When it comes to the Austen/Bronte debate, I'm a Janeite. I do love 'Jane Eyre' but don't do well with the rest of their output. Perhaps I don't do passion very well.

Anonymous said...

I never liked Austen. But Bronte sisters, I have read all!

Do check out my Sunday Salon posts :D

SS 1: Review of The Dark Child

SS 2: Musings about books

Mary McCallum said...

Yes, Jane Eyre - delicious terror and romance all in one package. I had so many teenage nightmares about a woman with a candle creeping around my room....and dreams about being a governess to a Rochester... And Wuthering Heights -- I mean look at that word: 'wuthering' ....

It took me awhile to get into Jane Austen, too. So maybe I was 'spoilt' by the other Jane. I always thought it was an age thing - that one 'came' to understand Jane and her cleverness whereas the Brontes appealed naturally to the romantic 'teen spirit.'

Interestingly, when I had my first baby I read all of Jane Austen as as a perfect literary escape.

Anonymous said...

Perhaps the Austen/Bronte thing is to do with their eras - Austen a Regency girl and Bronte a Romantic ( in the Byronic way) Girl - they are ultimately writing the same story, but come at it from opposite angles / different cultural divides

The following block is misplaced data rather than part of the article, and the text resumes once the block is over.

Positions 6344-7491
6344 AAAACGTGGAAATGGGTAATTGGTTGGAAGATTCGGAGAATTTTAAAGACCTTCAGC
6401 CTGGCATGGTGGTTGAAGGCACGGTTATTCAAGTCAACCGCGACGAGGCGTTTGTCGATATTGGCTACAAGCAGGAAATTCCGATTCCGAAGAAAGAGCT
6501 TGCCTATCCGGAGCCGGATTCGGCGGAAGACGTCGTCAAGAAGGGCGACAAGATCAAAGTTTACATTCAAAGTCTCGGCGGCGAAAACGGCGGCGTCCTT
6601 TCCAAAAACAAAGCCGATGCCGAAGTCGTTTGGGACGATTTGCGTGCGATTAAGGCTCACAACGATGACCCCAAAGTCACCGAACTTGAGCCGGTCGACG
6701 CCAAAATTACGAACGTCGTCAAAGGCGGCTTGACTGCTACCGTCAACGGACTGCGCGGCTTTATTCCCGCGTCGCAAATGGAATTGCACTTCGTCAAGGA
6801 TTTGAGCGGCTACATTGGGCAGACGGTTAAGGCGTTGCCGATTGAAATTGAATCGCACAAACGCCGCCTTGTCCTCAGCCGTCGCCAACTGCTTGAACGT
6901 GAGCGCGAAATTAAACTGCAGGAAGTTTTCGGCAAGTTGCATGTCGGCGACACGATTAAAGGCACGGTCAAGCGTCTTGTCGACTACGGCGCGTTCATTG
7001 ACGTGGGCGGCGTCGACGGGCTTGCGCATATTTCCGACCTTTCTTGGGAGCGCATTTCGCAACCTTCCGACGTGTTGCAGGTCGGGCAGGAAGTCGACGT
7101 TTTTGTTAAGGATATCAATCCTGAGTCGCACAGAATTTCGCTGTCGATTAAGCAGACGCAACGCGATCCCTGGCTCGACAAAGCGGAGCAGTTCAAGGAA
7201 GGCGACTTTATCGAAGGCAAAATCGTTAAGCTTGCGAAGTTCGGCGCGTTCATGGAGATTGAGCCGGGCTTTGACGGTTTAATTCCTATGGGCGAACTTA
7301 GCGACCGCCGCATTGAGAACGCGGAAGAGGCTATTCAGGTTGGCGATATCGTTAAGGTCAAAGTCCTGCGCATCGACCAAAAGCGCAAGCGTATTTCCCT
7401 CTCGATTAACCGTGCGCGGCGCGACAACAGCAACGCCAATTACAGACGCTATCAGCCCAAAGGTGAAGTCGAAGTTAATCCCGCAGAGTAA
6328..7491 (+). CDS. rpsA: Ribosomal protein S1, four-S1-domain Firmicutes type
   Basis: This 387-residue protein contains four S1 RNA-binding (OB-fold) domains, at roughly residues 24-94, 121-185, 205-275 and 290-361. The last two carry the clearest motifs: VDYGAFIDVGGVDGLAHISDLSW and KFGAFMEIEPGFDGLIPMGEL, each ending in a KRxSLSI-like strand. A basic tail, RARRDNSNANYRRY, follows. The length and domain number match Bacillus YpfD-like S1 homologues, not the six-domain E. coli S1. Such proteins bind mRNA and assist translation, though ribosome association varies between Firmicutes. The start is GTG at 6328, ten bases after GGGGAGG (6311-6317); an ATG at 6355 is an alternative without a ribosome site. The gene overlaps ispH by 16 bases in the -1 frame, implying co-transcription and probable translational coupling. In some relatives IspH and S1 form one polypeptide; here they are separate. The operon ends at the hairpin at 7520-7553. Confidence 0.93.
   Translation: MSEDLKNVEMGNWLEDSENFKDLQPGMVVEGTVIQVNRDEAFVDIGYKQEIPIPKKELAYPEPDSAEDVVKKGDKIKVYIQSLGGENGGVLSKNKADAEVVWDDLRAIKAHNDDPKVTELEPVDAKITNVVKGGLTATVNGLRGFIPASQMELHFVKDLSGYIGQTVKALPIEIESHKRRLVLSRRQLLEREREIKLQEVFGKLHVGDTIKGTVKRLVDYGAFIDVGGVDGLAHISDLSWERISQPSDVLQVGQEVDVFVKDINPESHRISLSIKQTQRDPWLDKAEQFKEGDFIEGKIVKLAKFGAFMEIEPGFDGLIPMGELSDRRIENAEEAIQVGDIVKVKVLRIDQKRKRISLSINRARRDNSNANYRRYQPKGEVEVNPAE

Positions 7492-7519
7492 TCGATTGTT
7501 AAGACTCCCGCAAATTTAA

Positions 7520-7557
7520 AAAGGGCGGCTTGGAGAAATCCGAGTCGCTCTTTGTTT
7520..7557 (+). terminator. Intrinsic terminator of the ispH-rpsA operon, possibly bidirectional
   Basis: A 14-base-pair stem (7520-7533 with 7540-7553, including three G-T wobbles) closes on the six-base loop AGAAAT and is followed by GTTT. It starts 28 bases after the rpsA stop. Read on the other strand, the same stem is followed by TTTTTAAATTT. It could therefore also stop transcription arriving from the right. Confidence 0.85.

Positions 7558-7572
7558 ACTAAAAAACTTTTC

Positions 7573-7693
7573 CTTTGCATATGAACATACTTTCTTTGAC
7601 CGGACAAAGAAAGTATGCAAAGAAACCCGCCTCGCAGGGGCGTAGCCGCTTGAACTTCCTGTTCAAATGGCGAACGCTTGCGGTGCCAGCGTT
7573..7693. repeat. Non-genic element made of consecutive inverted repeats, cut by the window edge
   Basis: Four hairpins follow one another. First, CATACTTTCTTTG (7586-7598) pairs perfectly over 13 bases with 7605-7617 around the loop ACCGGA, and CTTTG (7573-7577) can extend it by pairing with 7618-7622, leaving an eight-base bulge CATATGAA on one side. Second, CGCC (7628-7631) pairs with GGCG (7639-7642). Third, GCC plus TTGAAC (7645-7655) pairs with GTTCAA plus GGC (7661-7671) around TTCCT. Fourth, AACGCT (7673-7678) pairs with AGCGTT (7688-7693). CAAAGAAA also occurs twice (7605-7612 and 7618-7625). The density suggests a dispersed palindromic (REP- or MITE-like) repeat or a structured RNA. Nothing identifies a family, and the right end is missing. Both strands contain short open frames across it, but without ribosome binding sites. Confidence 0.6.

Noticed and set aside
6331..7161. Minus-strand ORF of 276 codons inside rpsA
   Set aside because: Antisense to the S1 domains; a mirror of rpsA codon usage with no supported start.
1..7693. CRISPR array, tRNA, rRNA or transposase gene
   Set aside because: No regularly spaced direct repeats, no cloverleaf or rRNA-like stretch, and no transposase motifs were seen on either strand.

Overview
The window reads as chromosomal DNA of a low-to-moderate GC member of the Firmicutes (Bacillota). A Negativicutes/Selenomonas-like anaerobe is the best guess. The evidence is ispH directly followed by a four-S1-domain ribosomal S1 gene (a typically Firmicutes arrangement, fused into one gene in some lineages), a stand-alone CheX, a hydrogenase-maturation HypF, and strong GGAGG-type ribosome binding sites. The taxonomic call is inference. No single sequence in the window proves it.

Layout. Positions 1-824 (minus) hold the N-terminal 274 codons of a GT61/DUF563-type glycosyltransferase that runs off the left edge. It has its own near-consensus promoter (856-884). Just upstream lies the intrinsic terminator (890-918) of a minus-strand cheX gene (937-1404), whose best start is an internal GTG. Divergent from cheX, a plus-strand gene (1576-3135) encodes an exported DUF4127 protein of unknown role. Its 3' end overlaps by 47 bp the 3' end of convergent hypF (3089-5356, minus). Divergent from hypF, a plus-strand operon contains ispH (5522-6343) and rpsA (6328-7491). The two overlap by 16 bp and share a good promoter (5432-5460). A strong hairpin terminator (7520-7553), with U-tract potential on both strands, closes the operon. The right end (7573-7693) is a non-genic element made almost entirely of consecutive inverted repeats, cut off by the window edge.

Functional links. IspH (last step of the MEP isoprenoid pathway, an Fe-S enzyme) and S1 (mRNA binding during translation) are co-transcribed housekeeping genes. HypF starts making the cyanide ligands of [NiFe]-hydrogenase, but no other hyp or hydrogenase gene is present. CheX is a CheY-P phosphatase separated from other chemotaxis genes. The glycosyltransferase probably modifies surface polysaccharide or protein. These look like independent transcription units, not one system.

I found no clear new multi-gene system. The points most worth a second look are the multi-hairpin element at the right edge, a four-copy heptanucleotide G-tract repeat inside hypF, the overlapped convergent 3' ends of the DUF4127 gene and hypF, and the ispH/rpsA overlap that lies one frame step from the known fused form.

I think Austen is the head, Bronte is the heart. Hence that is why Bronte's can appeal to 'teen spirits' ( The Brontes smell like teen spirit!) because the heart is a riot at that age. I only came across them both when I was older. I made my partner read Wuthering Heights and he was shocked by the violence, so I suppose we read from the age we are at.

That is also why I think Austen makes for better adaptations, that heart hiding behind the noise of the head, perfect subtext for an actor, where as Bronte, a bit harder to do

Was it Thomas Jefferson who wrote that long poem about the head vs the heart?

Anonymous said...

I love that dry wit of JA. I'm about halfway through Middlemarch at the moment.

Anonymous said...

I think there is a lot of heart and passion of Jane Austen, but it is masked by the repression and politeness of her time. The scene in "Persuasion" where Anne is writing to Captain Wentworth is incredibly passionate, romantic and filled with feeling.

I love both the Brontes and Jane, and George Eliot is bally brilliant as well.

Anonymous said...

I agree with Gondal-Girl about the teen spirit of Bronte. As a passionate teen and young woman I loved Jane Eyre and Wuthering Heights and found Jane Austen's writing to be witty but altogether less moving.

Those layers of deep feeling held tightly within the bounds of social responsibilities held no appeal to a teenager, and yet now they feel increasingly familiar. Ouch!